“Turning Public Information Into Private Benefits: A Natural Experiment in Oil and Gas Leasing Activity”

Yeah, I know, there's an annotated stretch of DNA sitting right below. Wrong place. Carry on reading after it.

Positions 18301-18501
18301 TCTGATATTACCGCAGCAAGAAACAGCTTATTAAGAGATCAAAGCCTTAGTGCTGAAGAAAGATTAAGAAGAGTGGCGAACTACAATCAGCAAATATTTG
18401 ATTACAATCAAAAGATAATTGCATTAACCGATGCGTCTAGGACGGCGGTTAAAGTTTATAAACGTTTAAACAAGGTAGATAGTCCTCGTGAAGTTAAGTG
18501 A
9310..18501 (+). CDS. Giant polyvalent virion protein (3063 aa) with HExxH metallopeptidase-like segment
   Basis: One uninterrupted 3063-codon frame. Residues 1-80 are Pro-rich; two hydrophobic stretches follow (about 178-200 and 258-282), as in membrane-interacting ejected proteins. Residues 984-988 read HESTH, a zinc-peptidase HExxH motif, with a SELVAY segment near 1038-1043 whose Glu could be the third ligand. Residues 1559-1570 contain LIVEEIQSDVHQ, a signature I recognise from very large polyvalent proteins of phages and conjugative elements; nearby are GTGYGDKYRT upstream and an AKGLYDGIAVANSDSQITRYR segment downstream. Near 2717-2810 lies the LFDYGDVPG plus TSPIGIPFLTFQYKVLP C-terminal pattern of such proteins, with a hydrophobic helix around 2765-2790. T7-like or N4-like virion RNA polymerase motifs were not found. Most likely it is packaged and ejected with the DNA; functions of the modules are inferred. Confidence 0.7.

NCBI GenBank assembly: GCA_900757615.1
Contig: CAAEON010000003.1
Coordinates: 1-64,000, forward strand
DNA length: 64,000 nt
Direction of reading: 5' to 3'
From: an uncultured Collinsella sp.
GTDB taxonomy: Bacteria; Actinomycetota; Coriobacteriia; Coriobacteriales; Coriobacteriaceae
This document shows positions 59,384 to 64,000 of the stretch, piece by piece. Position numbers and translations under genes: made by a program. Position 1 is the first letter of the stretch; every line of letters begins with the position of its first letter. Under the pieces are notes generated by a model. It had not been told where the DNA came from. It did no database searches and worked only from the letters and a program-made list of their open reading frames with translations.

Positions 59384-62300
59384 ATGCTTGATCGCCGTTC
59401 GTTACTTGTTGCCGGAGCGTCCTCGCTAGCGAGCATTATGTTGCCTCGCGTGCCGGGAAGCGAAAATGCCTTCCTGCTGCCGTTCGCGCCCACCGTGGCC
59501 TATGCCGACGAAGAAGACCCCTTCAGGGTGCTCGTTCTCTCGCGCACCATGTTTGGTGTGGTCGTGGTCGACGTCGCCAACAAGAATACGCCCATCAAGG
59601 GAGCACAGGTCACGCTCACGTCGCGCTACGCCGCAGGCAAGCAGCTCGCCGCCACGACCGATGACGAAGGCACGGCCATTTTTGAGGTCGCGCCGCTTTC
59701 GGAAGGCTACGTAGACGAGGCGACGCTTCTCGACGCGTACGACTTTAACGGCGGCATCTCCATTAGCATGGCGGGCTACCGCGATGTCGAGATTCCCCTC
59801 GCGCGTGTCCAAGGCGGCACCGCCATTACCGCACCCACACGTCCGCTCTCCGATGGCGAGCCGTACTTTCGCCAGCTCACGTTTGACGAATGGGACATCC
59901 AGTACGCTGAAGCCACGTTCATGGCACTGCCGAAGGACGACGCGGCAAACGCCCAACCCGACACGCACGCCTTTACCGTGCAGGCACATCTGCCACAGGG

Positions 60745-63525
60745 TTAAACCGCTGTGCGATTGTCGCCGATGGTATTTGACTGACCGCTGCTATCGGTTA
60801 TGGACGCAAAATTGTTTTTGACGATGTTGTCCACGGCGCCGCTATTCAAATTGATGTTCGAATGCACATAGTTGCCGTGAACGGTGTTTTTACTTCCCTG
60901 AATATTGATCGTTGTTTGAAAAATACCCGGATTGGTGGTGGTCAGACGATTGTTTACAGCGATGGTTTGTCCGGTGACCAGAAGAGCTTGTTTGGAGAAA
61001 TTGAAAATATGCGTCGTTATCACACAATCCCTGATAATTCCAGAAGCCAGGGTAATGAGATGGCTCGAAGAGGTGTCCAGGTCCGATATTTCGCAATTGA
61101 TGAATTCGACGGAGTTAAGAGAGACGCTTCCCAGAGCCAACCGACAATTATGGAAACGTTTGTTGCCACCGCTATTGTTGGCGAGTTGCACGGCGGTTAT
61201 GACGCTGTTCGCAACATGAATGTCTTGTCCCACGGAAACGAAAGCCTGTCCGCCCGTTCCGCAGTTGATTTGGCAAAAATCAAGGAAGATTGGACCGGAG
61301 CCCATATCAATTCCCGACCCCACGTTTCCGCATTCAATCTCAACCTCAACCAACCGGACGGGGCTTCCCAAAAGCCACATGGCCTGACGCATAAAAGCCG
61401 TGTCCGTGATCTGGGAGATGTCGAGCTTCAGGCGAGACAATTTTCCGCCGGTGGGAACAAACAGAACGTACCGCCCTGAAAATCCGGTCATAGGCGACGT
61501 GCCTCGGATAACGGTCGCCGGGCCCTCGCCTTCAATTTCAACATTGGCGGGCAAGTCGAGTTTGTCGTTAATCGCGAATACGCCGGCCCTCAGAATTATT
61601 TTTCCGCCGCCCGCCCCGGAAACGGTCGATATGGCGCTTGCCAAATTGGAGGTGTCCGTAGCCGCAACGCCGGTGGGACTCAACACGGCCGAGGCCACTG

Proficiency in oil and gas extraction is dependent on firms acquiring drilling rights in areas with abundant resource stocks and designing an optimal development program. In this paper, I study the first of these decisions using the U.S. Geological Survey’s first large-scale resource assessment of a prolific oil basin as a quasi-natural experiment on leasing activity. I use the assessment's set of geologically-defined boundaries and estimates of oil and gas abundance within to study how firms used its predictions as a meta-level guide to narrow their search radius and acquire drilling rights in areas with better geology. Relative to activity in the unassessed areas of the basin, in the assessed areas I find economically significant changes in the size of a new lease, the number of new leases acquired, and several pecuniary and non-pecuniary terms on leases signed after the assessment was published. Since the areas predicted to have the greatest resource abundance also experienced the largest changes in leasing activity, my findings indicate that firms knew relatively little about the spatial distribution of the basin’s geology during its early development, and that a government-funded project shifted their focus to areas with greater productive potential. Such a change has important implications for resource management from an allocative efficiency standpoint, but it also raises concerns over equity and fairness for less sophisticated private mineral owners in these areas, many of whom were negotiating leases with extraction firms for the first time.